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  • Writer's pictureScot Finnie

Serious space saver: The revolving two-tool cart

Updated: Nov 24, 2021

Meet the mobile cart that can double the tool space for small workshops -- the revolving 2-tool cart!
Meet the mobile cart that can double the tool space for small workshops -- the revolving two-tool cart!

Is your workshop space-constrained? Free it up with the revolving two-tool mobile bench. It stores two tools in the space of one.

The two-tool cart is one of the staples among tool stands for small workshops today. Anyone who's got a small workshop can appreciate the value of being able to store two bench tools in the space that previously accommodated just one. Plus another drawer for storage!

Essentially a rotating tool cart, or "flip cart," is a bench top mounted on a cart that's shared by two tools. How? The bench is mounted on an axle that revolves 180° to provide access to the tool below. While it's not being used, the second tool hangs upside down. Both tools are securely bolted to the bench. For that reason, this cart needs to be semi-custom-built for two specific tools, since mounting hole locations vary widely. However, it would be no problem to custom configure it for another tool -- or even to build interchangeable mounting boards for different tools.

A lot of woodworkers have made these, and I've taken the best ideas from them, added a few of my own, and the result offers several useful design points. The model pictured is designed to hold heavy tools, like the 100-pound DeWalt planer shown in the pictures. My customer wanted a heavy tool on one side and a wide 55-lb. tool on the other. Where most makers make do with 3/4" plywood on their flip carts, this design bonds an external frame onto the two 3/4" side pieces, giving it both exceptional strength and style.

The revolving bench top is made with two 3/4" plywood pieces that sandwich milled 2x4, laid on its side. Running through the middle is galvanized steel pipe (not electrical conduit), which serves as both the axle and the power cord access route. It rotates 180°, where it rests on either the front side or back side of the base. Four top-notch toggle latches ensure the bench stays against the stops.

Galvanized steel at its heart

The works in a drawer: Galvanized pipe is the axle. Power for both tools is a 14ga extension cord running through one side of the pipe.
Safety feature: The extension cable won't get wound too tight in this flip kart. It can only revolve a half turn in either direction.

The two tools are bolted through the bench in four places each. The insides of the bench are designed to provide bracing for these bolts as well as space for the two power cables, which are fed by one 14-gauge heavy duty extension cord. The extension cord runs out the galvanized pipe on one side. For added strength, the galvanized pipe was threaded on each end. A slim nut was added to control any outward pressure at the top. It also serves as a friction control for the flip-top bench. The tip of the galvanized pipe is carefully cut, ground, filed and burnished with steel wool to smooth over anything that might damage the cord.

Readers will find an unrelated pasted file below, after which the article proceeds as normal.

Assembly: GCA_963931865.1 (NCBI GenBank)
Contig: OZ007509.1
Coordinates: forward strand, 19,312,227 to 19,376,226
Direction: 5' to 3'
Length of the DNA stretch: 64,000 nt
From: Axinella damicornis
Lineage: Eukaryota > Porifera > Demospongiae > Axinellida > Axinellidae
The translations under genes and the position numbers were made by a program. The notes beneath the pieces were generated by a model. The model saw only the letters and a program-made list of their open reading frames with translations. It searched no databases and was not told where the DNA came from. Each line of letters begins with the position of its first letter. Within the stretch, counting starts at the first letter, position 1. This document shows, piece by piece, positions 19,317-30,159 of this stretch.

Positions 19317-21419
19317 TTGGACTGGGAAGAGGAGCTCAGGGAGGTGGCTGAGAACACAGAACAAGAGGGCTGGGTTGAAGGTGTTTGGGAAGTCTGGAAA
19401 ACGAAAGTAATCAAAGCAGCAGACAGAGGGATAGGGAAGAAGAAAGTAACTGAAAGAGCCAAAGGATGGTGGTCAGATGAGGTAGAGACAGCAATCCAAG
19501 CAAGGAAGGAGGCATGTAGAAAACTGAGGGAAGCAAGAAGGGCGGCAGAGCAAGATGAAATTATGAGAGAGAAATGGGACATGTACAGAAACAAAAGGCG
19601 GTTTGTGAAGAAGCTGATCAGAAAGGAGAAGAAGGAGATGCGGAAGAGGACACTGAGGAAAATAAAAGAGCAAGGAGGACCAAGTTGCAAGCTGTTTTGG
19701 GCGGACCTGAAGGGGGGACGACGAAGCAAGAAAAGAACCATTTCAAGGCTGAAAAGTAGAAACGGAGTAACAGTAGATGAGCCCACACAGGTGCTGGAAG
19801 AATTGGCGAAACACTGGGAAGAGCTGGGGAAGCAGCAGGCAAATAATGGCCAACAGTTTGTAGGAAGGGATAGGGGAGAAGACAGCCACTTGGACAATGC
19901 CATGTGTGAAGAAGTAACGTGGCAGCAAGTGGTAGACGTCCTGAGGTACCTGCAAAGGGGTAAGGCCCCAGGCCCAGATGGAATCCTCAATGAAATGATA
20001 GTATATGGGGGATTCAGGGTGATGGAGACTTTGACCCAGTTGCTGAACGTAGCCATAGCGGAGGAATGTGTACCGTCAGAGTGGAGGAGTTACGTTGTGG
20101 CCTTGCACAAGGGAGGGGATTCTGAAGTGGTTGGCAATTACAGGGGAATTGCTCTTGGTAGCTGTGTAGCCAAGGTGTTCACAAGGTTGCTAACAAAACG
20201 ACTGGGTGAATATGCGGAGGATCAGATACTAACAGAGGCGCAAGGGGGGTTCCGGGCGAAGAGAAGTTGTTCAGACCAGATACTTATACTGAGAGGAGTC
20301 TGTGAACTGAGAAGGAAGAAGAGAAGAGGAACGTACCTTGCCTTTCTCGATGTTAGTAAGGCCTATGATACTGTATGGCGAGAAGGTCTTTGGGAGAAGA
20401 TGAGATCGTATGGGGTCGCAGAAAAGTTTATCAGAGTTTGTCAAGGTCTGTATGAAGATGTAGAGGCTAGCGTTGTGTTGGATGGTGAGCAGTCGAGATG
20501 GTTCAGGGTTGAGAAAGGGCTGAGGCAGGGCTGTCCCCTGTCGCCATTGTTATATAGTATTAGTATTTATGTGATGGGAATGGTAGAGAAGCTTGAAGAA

Many flip carts aren't designed with safety in mind. This one is. It's heavy duty could withstand a significantly heavier tool than the DeWalt planer. Because it only rotates 180° in either direction, the power cord isn't going to get wound up inside. Although strong enough to be weight-bearing, the latches do not bear the full weight of the bench top. Most of the weight is shouldered by the axle and the cart's front or back stops. The toggle locks are safety latches. In other designs of this type, the latches share the weight burden with the axle.

Our revolving cart comes with a 4-inch tall by 22-inch deep drawer with full extension slides. It is equipped with four 2.5-inch swivel and wheel locking casters, rated at 300 pounds each for a combined 1,200 pounds.

The two primary assemblies mostly done. The cart has big bones to shoulder the weight of heavy tools,
The two primary assemblies mostly done. The cart has big bones to shoulder the weight of heavy tools.

It was a struggle to preserve decent flip-over capacity for taller tools like the miter saw while holding the overall working height to 34 inches specified by my customer. The sides go up higher but the effective bench top height is 34-1/4 inches. It would be no problem to make it taller. As designed, it's not going to get much shorter unless the bottom drawer is eliminated. The overall dimensions, including the casters, are 36-1/4" tall x 24" deep x 26" wide.

A lot of work goes into the revolving cart. A lot of things have to fit just right. There are also a lot of parts to purchase for this design. Then there is the custom fitting of the tool bolt holes. Whether you are commissioning someone like me to do this or you do it yourself, this tool as is doesn't come easily. But for the utility and value you get in the form of space savings and tool accessibility, it's well worth the effort or cost.

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